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Palʹamon and Arcite (2 syl.)

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Two young Theban knights who fell into the hands of “Duke Theseus,” and were shut up in a donjon at Athens. Both fell in love with Emily, the duke’s sister-in-law. In time they obtained their liberty, and the duke appointed a tournament, promising Emily to the vietor. Arcite prayed to Mars to grant him victory, Palʹamon prayed to Venus to grant him Emily, and both obtained their petition. Arcite won the victory, but, being thrown from his horse, died, Palʹamon, therefore, though not the winner, won the prize for which he fought. The story is borrowed from Le Teseide of Boccaccio. The Black Horse, a drama by John Fletcher, is the same tale; so called because it was a black horse from which Arcite was thrown. (Chaucer: The Knight’s Tale.)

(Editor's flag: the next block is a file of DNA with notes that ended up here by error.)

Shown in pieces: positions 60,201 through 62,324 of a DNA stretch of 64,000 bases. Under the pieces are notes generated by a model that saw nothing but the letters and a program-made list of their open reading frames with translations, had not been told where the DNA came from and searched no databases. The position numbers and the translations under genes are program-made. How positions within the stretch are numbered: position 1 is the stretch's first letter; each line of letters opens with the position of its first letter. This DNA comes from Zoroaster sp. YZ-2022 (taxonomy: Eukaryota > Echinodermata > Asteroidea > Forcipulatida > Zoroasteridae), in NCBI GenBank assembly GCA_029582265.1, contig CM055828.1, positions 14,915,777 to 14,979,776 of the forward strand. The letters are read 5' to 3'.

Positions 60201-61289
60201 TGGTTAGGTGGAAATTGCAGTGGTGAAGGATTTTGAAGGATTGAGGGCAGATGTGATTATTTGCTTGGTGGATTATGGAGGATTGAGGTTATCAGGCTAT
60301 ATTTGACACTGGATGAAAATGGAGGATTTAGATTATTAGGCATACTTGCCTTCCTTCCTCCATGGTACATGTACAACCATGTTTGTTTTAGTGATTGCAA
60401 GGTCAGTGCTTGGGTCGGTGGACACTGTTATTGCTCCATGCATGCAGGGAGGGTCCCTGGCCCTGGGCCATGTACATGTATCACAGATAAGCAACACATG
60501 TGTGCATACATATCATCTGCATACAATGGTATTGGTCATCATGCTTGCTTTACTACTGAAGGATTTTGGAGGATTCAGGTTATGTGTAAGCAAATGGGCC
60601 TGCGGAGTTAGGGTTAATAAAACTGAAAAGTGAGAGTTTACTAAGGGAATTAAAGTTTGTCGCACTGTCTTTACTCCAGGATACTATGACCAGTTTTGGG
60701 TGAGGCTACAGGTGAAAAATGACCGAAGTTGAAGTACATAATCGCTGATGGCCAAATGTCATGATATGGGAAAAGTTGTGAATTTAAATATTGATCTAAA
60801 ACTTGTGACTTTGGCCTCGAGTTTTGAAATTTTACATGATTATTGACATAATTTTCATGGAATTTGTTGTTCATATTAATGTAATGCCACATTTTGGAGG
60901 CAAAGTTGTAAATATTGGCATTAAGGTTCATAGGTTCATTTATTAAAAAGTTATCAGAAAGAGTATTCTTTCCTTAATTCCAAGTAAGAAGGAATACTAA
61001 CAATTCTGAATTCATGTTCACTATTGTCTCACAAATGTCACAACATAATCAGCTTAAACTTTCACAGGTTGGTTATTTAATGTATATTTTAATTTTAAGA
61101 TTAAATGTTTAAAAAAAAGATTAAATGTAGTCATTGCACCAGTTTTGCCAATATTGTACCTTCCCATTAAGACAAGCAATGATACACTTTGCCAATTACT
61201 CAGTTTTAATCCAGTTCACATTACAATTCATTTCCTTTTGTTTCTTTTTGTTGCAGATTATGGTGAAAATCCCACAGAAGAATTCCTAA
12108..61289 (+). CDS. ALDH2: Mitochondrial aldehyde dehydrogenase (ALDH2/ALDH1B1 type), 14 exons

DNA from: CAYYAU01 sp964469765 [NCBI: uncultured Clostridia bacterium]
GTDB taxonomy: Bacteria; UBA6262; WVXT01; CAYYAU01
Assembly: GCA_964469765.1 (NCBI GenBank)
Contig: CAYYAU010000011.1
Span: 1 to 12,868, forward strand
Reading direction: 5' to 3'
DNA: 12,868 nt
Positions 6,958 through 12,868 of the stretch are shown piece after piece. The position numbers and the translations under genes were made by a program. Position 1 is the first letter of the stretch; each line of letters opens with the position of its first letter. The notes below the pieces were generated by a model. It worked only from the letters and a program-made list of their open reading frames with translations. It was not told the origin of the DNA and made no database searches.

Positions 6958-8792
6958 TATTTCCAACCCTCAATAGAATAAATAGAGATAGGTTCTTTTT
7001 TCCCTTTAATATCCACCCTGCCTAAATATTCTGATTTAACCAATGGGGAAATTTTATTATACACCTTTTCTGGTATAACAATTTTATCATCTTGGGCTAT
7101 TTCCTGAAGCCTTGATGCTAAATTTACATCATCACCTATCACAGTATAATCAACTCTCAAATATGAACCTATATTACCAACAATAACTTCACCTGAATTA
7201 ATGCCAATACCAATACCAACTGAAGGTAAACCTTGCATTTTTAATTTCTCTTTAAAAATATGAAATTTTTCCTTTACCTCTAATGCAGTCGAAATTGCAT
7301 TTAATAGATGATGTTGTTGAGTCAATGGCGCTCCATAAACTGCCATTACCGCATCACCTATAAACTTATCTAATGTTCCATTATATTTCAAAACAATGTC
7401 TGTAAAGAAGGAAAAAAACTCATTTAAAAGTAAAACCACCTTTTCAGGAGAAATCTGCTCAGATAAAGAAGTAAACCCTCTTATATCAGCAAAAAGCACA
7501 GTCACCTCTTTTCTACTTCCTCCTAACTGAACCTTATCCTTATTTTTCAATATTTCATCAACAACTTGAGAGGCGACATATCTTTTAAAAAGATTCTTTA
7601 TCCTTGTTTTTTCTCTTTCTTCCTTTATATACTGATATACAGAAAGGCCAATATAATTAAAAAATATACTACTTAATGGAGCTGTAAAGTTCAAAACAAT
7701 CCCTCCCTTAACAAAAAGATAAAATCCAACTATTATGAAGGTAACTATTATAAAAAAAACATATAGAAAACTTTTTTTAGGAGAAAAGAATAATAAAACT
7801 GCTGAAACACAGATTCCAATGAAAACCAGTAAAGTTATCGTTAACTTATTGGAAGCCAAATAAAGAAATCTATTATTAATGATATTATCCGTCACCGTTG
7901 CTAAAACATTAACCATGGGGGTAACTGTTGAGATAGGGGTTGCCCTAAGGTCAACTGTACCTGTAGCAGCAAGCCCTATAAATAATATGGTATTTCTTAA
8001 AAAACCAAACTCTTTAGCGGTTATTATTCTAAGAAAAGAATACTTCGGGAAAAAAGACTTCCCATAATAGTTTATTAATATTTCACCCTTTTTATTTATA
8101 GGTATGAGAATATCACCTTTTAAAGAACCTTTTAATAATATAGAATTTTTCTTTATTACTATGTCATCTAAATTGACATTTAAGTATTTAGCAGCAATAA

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Entry taken from Dictionary of Phrase and Fable, edited by the Rev. E. Cobham Brewer, LL.D. and revised in 1895.

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Pair Off
Paishdadian Dynasty
Paix
Pal (A)
Palaee
Paladin
Palæmon
Palais des Thermes
Palamedēs of Lombardy
Palamon and Arcite
Palatinate
Palaver
Pale
Pale Faces
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Palermo Razors
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Palestine Soup
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